Seattle Rep’s ‘Who’s Afraid of Virginia Woolf?’

Who's Afraid of Virginia Woolf playbillPosted by Jen

We’re excited about the opening of Seattle Repertory Theatre‘s production of Edward Albee’s Who’s Afraid of Virginia Woolf? this Friday, April 18th. Set amidst campus politics, Albee’s hilarious and provocative masterpiece examines why we are sometimes cruelest to those we love most. George and Martha (theatre’s most dysfunctional couple) invite young Nick and Honey over for a nightcap. The evening devolves into an exercise of wits, a war of words in which the past is fair game.

We’ve selected some Library materials to enhance your enjoyment of the play.



Stretching My Mind by Edward Albee
In essays and interviews spanning 50 years, Albee discusses life, art and his works, including his most (in)famous play.

The Iceman Cometh by Eugene O’Neill
Albee has said that much of his work (particularly Who’s Afraid of Virginia Woolf?) was written as a refutation of the tragic view of man’s false illusions in this play of O’Neill’s, which a young Albee saw on opening night.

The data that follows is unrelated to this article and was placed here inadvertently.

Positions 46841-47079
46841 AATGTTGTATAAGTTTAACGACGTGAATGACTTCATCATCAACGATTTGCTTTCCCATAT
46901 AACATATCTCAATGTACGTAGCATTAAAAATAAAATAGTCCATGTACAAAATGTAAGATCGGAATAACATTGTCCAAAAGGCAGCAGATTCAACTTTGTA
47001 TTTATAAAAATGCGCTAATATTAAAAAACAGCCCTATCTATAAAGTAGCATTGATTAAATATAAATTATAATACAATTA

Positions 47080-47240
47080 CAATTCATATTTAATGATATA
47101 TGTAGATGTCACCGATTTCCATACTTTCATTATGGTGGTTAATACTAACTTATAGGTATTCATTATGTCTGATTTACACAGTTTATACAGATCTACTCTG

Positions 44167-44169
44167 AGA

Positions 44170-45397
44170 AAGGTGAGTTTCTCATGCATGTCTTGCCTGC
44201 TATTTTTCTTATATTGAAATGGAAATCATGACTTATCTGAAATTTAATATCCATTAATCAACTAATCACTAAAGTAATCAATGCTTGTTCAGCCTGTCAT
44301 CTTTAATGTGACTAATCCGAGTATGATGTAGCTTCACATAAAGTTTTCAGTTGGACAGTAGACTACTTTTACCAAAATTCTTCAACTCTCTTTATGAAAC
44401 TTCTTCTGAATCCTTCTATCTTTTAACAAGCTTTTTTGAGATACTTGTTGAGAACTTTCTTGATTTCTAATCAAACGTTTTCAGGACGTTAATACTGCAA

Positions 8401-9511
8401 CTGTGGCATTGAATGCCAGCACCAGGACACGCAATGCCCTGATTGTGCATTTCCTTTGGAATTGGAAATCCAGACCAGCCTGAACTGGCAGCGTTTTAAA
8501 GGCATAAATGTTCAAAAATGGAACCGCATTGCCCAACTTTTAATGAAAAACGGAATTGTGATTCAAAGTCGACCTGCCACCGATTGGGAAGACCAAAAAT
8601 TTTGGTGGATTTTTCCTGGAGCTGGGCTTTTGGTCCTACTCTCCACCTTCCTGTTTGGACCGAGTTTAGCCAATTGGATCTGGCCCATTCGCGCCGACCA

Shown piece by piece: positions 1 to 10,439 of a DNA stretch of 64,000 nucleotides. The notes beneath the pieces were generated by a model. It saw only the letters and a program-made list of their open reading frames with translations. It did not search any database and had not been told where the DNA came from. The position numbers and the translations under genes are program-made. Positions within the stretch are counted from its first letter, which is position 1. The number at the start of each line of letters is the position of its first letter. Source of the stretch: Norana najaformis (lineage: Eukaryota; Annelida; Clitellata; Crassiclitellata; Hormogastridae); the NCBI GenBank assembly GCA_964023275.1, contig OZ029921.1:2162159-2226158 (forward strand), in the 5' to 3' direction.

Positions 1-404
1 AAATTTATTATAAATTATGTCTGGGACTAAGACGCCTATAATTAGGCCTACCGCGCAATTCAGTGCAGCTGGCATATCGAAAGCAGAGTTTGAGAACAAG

The Dinner by Herman Koch
Two couples’ fancy dinner descends into hysteria and savagery. For a similar story, try The Slap, by Christos Tsiolkos.

The God of Carnage by Yasmina Reza
Reza’s Tony-Award-winning play in which warring couples are stripped bare of their bourgeois pretentions is often compared to Who’s Afraid of Virginia Woolf? Roman Polanski’s Carnage is a faithful film rendition.


Here’s our complete list for Seattle Rep’s WHO’S AFRAID OF VIRGINIA WOOLF?: Beyond the Theatre.

Enjoy the show!

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